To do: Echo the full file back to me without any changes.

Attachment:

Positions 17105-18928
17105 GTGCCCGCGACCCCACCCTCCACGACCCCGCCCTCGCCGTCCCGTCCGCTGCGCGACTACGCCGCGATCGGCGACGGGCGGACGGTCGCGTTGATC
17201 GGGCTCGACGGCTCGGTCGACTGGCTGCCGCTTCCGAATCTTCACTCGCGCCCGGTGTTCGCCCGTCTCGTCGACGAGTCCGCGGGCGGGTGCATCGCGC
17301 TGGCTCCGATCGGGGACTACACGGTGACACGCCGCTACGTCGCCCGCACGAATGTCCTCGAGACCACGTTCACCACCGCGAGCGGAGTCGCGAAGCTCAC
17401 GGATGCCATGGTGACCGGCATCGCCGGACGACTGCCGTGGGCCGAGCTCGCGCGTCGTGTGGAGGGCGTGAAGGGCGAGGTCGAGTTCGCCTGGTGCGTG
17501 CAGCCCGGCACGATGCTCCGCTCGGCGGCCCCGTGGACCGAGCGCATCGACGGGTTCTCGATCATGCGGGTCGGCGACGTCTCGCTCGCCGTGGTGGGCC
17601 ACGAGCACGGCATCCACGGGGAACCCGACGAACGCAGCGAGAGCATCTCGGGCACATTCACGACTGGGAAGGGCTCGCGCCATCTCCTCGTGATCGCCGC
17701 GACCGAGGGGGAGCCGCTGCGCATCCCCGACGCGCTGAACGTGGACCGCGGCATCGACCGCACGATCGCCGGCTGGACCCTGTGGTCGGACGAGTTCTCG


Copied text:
Positions 17105-18928
17105 GTGCCCGCGACCCCACCCTCCACGACCCCGCCCTCGCCGTCCCGTCCGCTGCGCGACTACGCCGCGATCGGCGACGGGCGGACGGTCGCGTTGATC
17201 GGGCTCGACGGCTCGGTCGACTGGCTGCCGCTTCCGAATCTTCACTCGCGCCCGGTGTTCGCCCGTCTCGTCGACGAGTCCGCGGGCGGGTGCATCGCGC
17301 TGGCTCCGATCGGGGACTACACGGTGACACGCCGCTACGTCGCCCGCACGAATGTCCTCGAGACCACGTTCACCACCGCGAGCGGAGTCGCGAAGCTCAC
17401 GGATGCCATGGTGACCGGCATCGCCGGACGACTGCCGTGGGCCGAGCTCGCGCGTCGTGTGGAGGGCGTGAAGGGCGAGGTCGAGTTCGCCTGGTGCGTG
17501 CAGCCCGGCACGATGCTCCGCTCGGCGGCCCCGTGGACCGAGCGCATCGACGGGTTCTCGATCATGCGGGTCGGCGACGTCTCGCTCGCCGTGGTGGGCC
17601 ACGAGCACGGCATCCACGGGGAACCCGACGAACGCAGCGAGAGCATCTCGGGCACATTCACGACTGGGAAGGGCTCGCGCCATCTCCTCGTGATCGCCGC
17701 GACCGAGGGGGAGCCGCTGCGCATCCCCGACGCGCTGAACGTGGACCGCGGCATCGACCGCACGATCGCCGGCTGGACCCTGTGGTCGGACGAGTTCTCG